FRIDAY, Feb. 9, 2024 (HealthDay News) -- Air pollution is associated with higher cardiovascular disease mortality, particularly in low-income countries, according to a study published online Feb. 7 in Chronic Diseases and Translational Medicine.
Nikolai Khaltaev, M.D., from the Global Alliance against Chronic Respiratory Diseases in Geneva, and Svetlana Axelrod, M.D., Ph.D., from First Moscow State University, analyzed cardiovascular disease mortality attributed to air pollution in 183 World Health Organization member states in 2019.
The researchers found a gradual increase in cardiovascular disease mortality attributed to air pollution from high-income countries to low-income countries. In low-income countries, household air pollution is the major cause of cardiovascular disease mortality. In all countries, ischemic heart disease mortality attributed to ambient air pollution is higher than stroke mortality attributed to ambient air pollution. Mortality from stroke in low-income countries is attributed to household air pollution of 39.27, which is more than twice the stroke mortality attributed to ambient air pollution at 18.60.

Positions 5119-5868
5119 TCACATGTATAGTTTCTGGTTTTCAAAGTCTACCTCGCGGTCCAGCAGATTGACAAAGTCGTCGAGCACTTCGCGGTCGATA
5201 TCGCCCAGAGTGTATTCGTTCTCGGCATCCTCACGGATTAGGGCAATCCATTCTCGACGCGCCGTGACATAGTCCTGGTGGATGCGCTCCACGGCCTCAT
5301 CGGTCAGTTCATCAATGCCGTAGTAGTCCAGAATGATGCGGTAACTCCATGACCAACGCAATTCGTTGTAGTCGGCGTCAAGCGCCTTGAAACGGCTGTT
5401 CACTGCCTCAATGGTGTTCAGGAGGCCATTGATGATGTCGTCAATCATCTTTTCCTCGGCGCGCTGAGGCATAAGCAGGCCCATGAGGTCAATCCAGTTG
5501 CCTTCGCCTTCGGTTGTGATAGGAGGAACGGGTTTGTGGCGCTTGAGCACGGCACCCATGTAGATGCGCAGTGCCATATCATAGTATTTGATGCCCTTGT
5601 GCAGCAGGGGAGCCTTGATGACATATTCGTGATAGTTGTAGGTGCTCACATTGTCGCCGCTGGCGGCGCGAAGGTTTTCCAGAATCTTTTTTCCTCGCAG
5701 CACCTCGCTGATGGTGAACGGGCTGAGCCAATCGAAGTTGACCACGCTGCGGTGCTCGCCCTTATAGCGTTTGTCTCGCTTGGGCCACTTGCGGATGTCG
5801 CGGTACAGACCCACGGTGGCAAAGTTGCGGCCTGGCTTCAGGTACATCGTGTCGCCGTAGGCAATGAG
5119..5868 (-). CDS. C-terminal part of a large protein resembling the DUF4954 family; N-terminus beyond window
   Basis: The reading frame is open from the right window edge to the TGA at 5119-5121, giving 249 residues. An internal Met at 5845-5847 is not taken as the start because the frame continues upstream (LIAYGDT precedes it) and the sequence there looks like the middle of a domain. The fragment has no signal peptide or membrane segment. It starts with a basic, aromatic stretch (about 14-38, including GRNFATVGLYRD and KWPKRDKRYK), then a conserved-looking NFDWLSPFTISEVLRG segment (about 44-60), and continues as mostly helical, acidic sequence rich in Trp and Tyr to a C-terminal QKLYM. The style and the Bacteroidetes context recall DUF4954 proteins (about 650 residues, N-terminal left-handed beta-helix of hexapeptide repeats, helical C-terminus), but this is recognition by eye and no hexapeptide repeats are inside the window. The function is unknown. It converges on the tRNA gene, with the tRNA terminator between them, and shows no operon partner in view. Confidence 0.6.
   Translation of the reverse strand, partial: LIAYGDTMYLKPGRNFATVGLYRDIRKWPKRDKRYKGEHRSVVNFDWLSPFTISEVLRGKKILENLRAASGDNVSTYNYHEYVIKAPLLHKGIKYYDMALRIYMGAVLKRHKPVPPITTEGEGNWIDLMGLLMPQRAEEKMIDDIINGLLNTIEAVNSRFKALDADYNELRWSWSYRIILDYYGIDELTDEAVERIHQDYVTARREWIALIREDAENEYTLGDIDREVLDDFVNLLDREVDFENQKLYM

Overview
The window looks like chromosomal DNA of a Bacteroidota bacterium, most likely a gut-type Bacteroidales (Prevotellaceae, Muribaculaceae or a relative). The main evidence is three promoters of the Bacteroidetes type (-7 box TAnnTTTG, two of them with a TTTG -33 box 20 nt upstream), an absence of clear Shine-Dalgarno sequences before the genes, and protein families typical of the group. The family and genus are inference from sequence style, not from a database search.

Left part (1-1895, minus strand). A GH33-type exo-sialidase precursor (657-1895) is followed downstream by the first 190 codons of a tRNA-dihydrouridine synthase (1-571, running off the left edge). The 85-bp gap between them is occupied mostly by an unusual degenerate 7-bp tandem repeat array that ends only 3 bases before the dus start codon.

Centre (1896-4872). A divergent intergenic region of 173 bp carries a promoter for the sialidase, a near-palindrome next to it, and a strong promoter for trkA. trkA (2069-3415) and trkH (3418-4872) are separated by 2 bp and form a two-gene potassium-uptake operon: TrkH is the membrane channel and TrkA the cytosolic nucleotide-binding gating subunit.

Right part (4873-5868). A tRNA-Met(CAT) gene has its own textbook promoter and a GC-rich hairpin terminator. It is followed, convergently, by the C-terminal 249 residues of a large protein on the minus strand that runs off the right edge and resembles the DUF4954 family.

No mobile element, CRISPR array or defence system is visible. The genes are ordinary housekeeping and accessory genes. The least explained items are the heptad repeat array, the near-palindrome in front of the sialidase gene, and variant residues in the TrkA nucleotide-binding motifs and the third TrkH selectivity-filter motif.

"Effective air pollution control along with the lifestyle modifications and disease management should be essential components of cardiovascular disease preventive strategies," Khaltaev said in a statement.